Sep 19, 2018

Several states putting minimum wage on the ballot in November

Activists for a $15 minimum wage, including former Parkland student David Hogg, collect signatures in Boston, Mass. Photo: Paul Marotta via Getty Images

The fight to raise the minimum wage in the U.S. has found its way onto ballot referendums in several states as progressives seek ways to circumvent GOP-controlled legislatures that have largely been opposed to such measures.

The big picture: Most states have implemented minimum wages that exceed the $7.25-an-hour rate that has been federal law for the last nine years, Axios' Steve LeVine writes. But according to a recent study from Oxfam, none of those minimums are sufficient to provide a living wage for a family.

By the numbers

Seven states have considered adding a ballot initiative to raise their minimum wage ahead of the November 6 midterm elections, according to Ballotpedia.

  • In Arkansas, voters will choose whether to raise the minimum wage from $8.50 to $11 per hour over a three-year period. A recent poll found that 60% of Arkansas voters support the measure.
  • In Missouri, the ballot measure proposes increasing the rate from $7.85 to $12 by 2023, with an $0.85 hike each year until then.
  • In Michigan, rather than allow voters to approve the measure themselves, the state legislature passed a bill to raise the minimum wage from $9.25 to $12 by 2020. However, critics argue that because the initiative will no longer appear on the ballot in November, the Republican-led legislature can vote to overturn the measure with a simple majority before it even takes effect. Overturning a ballot referendum, meanwhile, would have required a three-fourths majority.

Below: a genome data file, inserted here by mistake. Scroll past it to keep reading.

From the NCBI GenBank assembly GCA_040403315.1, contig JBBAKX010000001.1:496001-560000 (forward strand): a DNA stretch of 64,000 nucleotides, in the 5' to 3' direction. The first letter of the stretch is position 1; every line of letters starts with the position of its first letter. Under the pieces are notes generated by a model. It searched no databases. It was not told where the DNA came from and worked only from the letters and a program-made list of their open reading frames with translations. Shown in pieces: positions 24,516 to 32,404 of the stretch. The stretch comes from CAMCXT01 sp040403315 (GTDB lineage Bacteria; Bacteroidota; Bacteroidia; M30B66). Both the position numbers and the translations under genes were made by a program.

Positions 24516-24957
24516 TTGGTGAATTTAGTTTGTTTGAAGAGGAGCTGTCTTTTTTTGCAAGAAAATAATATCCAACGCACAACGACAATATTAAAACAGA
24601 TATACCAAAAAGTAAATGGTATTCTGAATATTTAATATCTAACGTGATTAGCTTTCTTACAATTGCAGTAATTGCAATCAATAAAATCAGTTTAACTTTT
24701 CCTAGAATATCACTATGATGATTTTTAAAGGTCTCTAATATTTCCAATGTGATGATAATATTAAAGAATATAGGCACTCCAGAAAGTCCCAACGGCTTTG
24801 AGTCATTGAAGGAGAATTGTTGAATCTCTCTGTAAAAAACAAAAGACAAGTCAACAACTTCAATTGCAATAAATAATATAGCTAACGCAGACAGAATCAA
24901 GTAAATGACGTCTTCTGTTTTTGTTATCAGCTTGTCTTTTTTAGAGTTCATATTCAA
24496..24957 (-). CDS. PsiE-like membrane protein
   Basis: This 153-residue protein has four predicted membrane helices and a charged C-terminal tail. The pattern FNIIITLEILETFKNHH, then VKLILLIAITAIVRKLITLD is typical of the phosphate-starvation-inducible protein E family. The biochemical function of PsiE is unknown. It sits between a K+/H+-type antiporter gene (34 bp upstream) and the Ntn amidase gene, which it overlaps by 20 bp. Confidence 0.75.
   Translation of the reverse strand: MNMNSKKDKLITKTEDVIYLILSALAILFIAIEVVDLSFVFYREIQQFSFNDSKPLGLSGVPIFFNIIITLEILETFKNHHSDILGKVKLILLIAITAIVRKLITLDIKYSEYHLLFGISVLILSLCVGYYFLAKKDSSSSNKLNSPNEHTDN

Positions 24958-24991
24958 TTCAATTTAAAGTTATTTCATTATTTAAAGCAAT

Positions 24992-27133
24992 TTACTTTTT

• In Massachusetts, Republican Gov. Charlie Baker compromised with proponents of a ballot initiative by signing a bill to raise the minimum wage from $11 to $15 over five years, rather than four.
  • Campaigns in Florida, Washington and North Dakota all proposed ballot initiatives for 2018, but failed to submit signatures before the state deadlines.

Go deeper: None of the state minimum wages provide a family living wage

Most jobs created since the recession have been low-paying

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